American Civil Liberties Union Records Processing Completed

By Daniel Linke, University Archivist and Curator of Public Policy Papers, Seeley G. Mudd Manuscript Library, Princeton University

Courtesy of the Princeton University Library

The Mudd Library is pleased to announce that the final two series of the third sub­group of Amer­i­can Civil Lib­er­ties Union (ACLU) records have been processed, and that the entire col­lec­tion has been addressed is now avail­able to the pub­lic. These mate­ri­als join ACLU records long held at the Mudd Library: The Roger Bald­win Years, 1917–1950 and Amer­i­can Civil Lib­er­ties Union Records 1947–1995. As a whole, this col­lec­tion doc­u­ments the civil lib­er­ties organization’s work in areas includ­ing civil rights, chil­dren and women’s rights, free­dom of speech (and all First Amend­ment ques­tions), due process, the right to pri­vacy, and church-state sep­a­ra­tion issues, and this third sub­group cov­ers the years between 1975 and 2000 pre­dom­i­nantly. The records are of vital his­tor­i­cal and cul­tural impor­tance to the nation, and we are grate­ful that the work on these records was sup­ported by a grant from the National His­tor­i­cal Pub­li­ca­tions and Records Com­mis­sion (NHPRC).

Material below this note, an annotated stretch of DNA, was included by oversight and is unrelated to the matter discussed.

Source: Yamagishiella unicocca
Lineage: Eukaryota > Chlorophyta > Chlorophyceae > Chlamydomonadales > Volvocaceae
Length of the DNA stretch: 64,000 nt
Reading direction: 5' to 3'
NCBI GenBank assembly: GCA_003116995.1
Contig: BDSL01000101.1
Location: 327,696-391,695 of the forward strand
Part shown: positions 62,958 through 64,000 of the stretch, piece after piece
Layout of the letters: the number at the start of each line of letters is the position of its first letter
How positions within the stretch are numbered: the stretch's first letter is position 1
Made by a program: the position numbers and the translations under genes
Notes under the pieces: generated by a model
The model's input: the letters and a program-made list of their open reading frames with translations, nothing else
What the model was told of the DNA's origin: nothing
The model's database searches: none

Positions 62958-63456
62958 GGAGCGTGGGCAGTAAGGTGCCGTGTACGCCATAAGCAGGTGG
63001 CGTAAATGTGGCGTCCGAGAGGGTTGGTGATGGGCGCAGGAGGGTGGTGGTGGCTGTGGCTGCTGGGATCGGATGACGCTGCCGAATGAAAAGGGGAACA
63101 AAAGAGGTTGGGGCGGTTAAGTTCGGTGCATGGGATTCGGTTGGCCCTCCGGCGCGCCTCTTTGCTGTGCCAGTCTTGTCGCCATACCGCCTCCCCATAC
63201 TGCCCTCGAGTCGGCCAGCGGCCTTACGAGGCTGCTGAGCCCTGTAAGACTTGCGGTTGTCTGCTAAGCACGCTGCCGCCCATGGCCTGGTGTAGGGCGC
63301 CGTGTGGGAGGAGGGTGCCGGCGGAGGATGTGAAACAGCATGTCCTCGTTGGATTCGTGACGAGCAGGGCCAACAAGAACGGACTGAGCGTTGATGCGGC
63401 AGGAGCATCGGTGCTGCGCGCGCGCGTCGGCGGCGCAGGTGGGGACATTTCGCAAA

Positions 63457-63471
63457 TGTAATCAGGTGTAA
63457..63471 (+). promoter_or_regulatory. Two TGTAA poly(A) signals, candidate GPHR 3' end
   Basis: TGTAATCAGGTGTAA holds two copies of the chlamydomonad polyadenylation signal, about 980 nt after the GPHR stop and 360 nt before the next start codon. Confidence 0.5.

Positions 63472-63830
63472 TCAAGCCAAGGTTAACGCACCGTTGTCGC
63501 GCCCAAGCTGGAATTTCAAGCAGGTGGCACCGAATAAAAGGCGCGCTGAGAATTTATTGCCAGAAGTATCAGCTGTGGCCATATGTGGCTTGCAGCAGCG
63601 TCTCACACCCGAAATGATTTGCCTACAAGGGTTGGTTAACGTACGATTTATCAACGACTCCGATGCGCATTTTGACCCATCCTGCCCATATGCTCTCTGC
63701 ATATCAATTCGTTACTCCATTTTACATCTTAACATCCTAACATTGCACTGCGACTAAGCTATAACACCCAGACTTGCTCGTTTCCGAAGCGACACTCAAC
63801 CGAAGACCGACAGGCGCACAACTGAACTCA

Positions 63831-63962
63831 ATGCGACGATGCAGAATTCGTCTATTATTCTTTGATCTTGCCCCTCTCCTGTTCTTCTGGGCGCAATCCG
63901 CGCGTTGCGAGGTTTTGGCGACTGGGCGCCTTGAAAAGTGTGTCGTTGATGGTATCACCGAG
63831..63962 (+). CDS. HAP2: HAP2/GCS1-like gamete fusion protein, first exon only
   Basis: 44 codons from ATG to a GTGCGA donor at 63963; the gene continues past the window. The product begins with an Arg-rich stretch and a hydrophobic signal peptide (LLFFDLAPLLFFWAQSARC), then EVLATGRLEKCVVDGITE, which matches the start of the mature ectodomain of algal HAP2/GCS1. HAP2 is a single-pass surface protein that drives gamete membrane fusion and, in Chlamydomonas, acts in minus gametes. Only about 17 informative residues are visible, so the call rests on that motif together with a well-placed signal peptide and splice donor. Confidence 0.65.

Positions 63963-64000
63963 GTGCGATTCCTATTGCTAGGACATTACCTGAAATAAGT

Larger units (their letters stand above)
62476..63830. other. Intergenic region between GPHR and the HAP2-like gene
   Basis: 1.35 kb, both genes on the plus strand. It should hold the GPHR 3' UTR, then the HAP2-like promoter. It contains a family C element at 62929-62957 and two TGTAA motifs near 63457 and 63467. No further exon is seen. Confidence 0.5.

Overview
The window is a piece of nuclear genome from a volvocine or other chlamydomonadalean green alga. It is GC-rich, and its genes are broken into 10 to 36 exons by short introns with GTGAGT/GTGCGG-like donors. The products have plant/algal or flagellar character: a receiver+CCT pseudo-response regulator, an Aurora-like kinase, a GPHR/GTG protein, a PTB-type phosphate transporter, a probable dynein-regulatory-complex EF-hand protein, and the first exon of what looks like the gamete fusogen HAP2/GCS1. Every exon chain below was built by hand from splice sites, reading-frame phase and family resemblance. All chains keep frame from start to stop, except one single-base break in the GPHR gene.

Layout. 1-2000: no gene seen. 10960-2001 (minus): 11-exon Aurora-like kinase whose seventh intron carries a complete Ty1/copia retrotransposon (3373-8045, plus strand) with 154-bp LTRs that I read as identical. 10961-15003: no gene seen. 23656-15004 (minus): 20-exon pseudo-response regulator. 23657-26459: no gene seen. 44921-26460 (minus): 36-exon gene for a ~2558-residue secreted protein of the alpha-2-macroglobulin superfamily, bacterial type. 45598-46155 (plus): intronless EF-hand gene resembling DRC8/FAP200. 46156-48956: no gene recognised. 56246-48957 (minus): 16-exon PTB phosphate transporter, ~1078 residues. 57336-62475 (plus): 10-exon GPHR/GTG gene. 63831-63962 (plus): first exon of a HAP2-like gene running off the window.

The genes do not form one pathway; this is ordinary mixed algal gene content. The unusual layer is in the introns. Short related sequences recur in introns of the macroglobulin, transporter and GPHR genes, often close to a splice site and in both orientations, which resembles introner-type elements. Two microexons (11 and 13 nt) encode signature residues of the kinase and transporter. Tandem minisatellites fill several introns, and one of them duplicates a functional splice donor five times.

Founded in 1920, the ACLU’s mis­sion is “to defend and pre­serve the indi­vid­ual rights and lib­er­ties guar­an­teed to every per­son in this coun­try by the Con­sti­tu­tion and laws of the United States.” The group has been inte­gral in myr­iad land­mark court cases since its incep­tion, and the col­lec­tion of new mate­ri­als housed at Mudd con­sists, notably, of records from the Repro­duc­tive Free­dom Project, the Women’s Rights Project, the Robert Bork Supreme Court nom­i­na­tion hear­ings, the Iran-Contra affair, and Texas v. John­son (the 1990 flag-burning case). The newly avail­able records also include over 300 boxes from the ACLU’s South­ern Regional office, which han­dled many impor­tant civil rights cases

Adri­ane Han­son, who man­aged the pro­cess­ing of the new ACLU mate­ri­als, began in June 2010, and with the help of sev­eral Prince­ton stu­dents, she inven­to­ried and processed 2,500 lin­ear, the sin­gle largest and fastest pro­cess­ing project in Mudd Library’s his­tory. Mudd Library’s entire ACLU col­lec­tion, which is its largest and most used, now spans about 4,200 lin­ear feet.

For more infor­ma­tion, read the Prince­ton Alumni Weekly’arti­cle on these new records.

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